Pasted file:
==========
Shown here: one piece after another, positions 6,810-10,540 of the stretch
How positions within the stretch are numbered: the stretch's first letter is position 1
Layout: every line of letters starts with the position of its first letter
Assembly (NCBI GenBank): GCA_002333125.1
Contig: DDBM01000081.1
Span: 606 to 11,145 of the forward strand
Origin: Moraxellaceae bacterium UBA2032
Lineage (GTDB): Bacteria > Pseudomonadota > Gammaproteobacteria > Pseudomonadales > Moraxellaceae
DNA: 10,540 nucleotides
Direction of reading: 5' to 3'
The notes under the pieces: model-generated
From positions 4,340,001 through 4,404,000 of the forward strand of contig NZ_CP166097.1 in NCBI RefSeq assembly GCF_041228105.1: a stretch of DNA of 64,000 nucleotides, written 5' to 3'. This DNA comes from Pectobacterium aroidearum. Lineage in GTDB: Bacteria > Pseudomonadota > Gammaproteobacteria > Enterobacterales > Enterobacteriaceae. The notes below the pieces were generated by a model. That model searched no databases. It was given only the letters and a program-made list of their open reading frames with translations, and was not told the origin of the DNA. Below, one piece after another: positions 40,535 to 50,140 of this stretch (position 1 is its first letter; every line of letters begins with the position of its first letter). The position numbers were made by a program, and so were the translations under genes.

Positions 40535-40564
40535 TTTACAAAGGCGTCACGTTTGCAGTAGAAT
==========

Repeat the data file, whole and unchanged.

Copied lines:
Shown here: one piece after another, positions 6,810-10,540 of the stretch
How positions within the stretch are numbered: the stretch's first letter is position 1
Layout: every line of letters starts with the position of its first letter
Assembly (NCBI GenBank): GCA_002333125.1
Contig: DDBM01000081.1
Span: 606 to 11,145 of the forward strand
Origin: Moraxellaceae bacterium UBA2032
Lineage (GTDB): Bacteria > Pseudomonadota > Gammaproteobacteria > Pseudomonadales > Moraxellaceae
DNA: 10,540 nucleotides
Direction of reading: 5' to 3'
The notes under the pieces: model-generated
From positions 4,340,001 through 4,404,000 of the forward strand of contig NZ_CP166097.1 in NCBI RefSeq assembly GCF_041228105.1: a stretch of DNA of 64,000 nucleotides, written 5' to 3'. This DNA comes from Pectobacterium aroidearum. Lineage in GTDB: Bacteria > Pseudomonadota > Gammaproteobacteria > Enterobacterales > Enterobacteriaceae. The notes below the pieces were generated by a model. That model searched no databases. It was given only the letters and a program-made list of their open reading frames with translations, and was not told the origin of the DNA. Below, one piece after another: positions 40,535 to 50,140 of this stretch (position 1 is its first letter; every line of letters begins with the position of its first letter). The position numbers were made by a program, and so were the translations under genes.

Positions 40535-40564
40535 TTTACAAAGGCGTCACGTTTGCAGTAGAAT